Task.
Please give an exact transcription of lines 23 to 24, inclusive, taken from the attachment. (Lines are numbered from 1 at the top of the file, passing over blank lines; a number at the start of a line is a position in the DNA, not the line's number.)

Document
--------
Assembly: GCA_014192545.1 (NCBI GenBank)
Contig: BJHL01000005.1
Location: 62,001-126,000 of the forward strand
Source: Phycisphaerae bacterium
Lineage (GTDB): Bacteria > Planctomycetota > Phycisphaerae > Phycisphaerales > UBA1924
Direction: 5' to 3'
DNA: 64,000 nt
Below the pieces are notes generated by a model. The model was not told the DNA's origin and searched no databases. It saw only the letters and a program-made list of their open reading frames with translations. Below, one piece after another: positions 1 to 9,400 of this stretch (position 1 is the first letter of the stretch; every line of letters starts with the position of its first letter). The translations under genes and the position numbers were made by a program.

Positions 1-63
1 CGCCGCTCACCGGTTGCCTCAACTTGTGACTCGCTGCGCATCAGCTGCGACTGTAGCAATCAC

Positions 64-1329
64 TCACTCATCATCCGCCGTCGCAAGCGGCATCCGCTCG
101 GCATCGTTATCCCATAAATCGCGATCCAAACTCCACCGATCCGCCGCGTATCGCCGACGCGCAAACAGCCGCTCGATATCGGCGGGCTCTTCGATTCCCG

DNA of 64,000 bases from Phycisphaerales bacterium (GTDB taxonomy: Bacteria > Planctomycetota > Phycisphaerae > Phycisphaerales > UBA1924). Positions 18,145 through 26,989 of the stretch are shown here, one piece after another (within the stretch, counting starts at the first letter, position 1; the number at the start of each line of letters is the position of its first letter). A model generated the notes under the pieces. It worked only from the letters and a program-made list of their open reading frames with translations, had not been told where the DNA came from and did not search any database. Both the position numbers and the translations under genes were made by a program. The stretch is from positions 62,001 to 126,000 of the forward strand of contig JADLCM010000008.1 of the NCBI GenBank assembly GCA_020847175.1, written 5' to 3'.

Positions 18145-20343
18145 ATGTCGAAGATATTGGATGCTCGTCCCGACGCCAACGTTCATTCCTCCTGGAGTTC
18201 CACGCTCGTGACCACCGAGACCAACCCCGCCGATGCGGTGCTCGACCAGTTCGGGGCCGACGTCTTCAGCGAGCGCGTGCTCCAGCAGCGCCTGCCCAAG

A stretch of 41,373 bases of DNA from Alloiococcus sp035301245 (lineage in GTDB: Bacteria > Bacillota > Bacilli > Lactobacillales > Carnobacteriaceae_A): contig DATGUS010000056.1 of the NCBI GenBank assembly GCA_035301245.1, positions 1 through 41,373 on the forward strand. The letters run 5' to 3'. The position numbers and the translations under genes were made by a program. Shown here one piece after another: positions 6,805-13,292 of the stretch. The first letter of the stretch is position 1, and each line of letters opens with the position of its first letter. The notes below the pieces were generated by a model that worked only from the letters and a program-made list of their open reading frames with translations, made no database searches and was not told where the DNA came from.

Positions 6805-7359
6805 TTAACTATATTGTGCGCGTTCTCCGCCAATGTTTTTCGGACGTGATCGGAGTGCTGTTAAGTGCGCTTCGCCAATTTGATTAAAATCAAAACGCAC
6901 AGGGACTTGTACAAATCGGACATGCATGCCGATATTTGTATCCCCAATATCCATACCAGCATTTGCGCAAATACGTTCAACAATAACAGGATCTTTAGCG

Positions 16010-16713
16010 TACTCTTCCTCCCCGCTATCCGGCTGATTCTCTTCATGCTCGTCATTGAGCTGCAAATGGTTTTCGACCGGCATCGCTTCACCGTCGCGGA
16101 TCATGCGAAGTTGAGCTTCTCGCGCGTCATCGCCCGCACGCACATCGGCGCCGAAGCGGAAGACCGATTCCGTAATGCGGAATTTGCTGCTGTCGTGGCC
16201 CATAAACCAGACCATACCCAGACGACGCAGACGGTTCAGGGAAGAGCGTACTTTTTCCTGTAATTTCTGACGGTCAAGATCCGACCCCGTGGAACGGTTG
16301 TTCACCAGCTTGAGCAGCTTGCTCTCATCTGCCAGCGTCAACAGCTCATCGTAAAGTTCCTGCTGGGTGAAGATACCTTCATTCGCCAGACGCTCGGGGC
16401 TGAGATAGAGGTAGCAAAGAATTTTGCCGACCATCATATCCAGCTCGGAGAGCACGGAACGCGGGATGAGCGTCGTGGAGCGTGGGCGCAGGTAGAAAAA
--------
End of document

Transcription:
16010 TACTCTTCCTCCCCGCTATCCGGCTGATTCTCTTCATGCTCGTCATTGAGCTGCAAATGGTTTTCGACCGGCATCGCTTCACCGTCGCGGA
16101 TCATGCGAAGTTGAGCTTCTCGCGCGTCATCGCCCGCACGCACATCGGCGCCGAAGCGGAAGACCGATTCCGTAATGCGGAATTTGCTGCTGTCGTGGCC